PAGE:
As Bob Dylan Enters the Non-Fungible Token Market (NFT), Should You Buy NFTs?
At the Newport Folk Festival in Rhode Island in July 1965, a young folk singer surprised festival-goers when he showed up on stage and plugged in an electric guitar.
The crowd, classic folk acoustic music fans, were disgusted by the loud sound of rock and roll and booed the singer throughout the show.
The name of that singer was Bob Dylan. He changed folk music forever by going electric.
Since then, Dylan has continually reinvented himself in the same way by pushing traditional limits. Dylan also changed how music was made. Back then, record labels hired authors to write songs for singers, keeping most of the royalties in their own closed loop. Dylan, however, wrote and sang his own songs. This influenced everyone, from the Beatles to the Rolling Stones. Dylan became a symbol of the artist who owns his art.
It is this concept that is the very soul of Non-Fungible Tokens (NFTs).
Over the past couple of years, Universal Music Group (UMG) and Sony Music Group (SMG) have jointly splashed out over half a billion dollars on Bob Dylan’s copyrights.
UMG spent somewhere close to $400 million on his song catalog in 2020, while SMG bought his recorded music rights for more than $150 million in 2021.
Now, the two global enterprises are partnering on an NFT project called ‘Snowcrash’ to further those purchases and find new ways to further own the art, with direct involvement from Bob Dylan himself, clearly bucking the trend that says technology favours the young.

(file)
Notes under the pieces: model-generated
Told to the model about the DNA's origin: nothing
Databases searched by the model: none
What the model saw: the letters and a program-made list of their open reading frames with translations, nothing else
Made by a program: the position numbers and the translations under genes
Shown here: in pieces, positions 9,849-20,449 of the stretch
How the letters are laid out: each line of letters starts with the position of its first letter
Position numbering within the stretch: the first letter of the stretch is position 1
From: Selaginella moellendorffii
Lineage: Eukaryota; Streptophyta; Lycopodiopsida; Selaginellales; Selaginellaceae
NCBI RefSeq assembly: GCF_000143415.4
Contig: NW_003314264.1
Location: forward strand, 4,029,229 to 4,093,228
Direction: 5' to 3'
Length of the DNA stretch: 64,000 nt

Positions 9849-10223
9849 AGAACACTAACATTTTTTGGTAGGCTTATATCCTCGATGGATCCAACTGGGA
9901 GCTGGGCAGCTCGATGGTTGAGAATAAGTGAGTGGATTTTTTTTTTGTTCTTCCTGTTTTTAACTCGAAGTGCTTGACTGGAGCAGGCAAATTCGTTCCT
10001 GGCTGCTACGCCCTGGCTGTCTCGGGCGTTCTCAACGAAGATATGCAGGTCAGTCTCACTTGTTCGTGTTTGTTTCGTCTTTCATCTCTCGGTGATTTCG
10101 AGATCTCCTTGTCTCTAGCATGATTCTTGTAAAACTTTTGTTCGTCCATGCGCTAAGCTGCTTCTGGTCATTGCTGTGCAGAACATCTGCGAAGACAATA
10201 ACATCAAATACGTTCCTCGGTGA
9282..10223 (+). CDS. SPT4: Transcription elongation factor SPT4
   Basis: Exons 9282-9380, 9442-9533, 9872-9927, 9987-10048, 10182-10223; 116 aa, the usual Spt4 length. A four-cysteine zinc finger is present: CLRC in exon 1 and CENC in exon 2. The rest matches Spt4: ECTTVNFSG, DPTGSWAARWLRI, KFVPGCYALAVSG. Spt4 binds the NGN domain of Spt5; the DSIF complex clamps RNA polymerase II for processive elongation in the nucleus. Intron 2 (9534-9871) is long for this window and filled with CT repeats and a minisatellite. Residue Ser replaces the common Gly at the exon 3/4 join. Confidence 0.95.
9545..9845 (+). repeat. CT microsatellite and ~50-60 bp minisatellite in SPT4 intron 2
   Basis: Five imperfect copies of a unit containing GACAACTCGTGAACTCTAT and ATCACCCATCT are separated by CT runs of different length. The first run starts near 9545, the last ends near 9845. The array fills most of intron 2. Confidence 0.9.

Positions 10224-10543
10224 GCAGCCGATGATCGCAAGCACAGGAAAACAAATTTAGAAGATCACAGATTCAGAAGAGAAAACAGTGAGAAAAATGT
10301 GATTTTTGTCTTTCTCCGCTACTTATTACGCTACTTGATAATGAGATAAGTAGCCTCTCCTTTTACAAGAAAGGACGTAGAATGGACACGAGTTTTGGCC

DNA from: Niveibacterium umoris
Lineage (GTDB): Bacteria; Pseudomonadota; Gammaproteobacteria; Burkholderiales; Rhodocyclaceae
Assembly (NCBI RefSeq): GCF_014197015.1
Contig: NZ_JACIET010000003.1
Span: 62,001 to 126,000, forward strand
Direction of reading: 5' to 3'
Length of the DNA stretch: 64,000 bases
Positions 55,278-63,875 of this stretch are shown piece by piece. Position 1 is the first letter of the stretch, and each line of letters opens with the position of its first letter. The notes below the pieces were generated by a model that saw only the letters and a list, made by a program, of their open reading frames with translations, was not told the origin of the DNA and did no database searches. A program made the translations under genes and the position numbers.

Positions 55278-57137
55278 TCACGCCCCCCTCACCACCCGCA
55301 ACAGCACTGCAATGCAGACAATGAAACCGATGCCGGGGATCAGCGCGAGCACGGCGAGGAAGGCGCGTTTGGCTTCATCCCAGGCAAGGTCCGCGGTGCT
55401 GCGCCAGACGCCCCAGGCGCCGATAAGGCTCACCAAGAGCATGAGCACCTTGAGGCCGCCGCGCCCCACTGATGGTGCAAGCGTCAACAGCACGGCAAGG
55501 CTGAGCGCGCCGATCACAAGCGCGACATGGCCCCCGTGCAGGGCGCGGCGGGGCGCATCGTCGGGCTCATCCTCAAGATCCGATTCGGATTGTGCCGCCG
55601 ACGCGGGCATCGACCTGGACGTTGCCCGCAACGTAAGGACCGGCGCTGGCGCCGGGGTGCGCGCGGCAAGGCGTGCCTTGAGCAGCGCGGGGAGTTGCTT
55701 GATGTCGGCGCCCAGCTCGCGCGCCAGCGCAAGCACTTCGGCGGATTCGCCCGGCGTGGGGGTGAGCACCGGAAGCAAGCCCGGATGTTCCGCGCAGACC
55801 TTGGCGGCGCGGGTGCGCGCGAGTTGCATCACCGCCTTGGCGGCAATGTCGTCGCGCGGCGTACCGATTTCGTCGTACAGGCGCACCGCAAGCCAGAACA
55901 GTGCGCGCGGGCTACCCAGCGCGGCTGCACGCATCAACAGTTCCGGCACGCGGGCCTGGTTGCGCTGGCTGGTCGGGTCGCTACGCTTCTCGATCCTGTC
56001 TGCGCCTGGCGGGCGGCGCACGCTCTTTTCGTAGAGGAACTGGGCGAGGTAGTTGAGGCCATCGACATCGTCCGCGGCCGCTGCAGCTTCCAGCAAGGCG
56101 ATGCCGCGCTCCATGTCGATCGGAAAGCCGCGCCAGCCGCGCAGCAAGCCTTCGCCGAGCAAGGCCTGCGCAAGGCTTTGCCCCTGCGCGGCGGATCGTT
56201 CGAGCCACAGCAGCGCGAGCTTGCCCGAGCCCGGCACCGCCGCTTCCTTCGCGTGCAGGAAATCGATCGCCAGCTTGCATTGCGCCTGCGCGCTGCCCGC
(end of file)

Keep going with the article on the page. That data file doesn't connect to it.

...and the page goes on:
A Quick Introduction to NFT’s
Simply put, an NFT is a unit of data stored on a blockchain, - a database of transactions organised without the need for a central trusted authority.
Because they rely on blockchain technology, NFTs have attributes that are attractive to buyers. The provenance of every token is tracked on the blockchain, which provides proof of authenticity, as well as ownership, of the token.
Moreover, blockchains make NFTs accessible. Their code is freely available, and anyone who has access to the internet can use the technology.
In recent years, NFTs have become popular in art, music, gaming, sports and entertainment. Indeed, an NFT representing a piece of digital art by artist Beeple, called "Everydays - The First 5000 Days," sold at a Christies auction for a staggering $69 million last year!
So, Should You Invest In NFTs?
NFTs are another facet of the recent crypto boom. Over $17.6 billion worth of NFTs was traded in 2021 according to https://nonfungible.com. That’s an increase of more than 21,000% on 2020. And it's just one of the reasons people are wondering if they should buy NFTs.
As previously mentioned, you can buy NFTs in art, music, sports trading cards, virtual land, and in-game collectibles. You can even buy NFTs for real-life collectibles, but they are less common.
If something's fungible, it's interchangeable with another item of the same type. For example, a £10 note could be swapped for another £10 note - Or for two £5 notes. In contrast, an original piece of art or a signed first edition of a book is non-fungible. it is unique.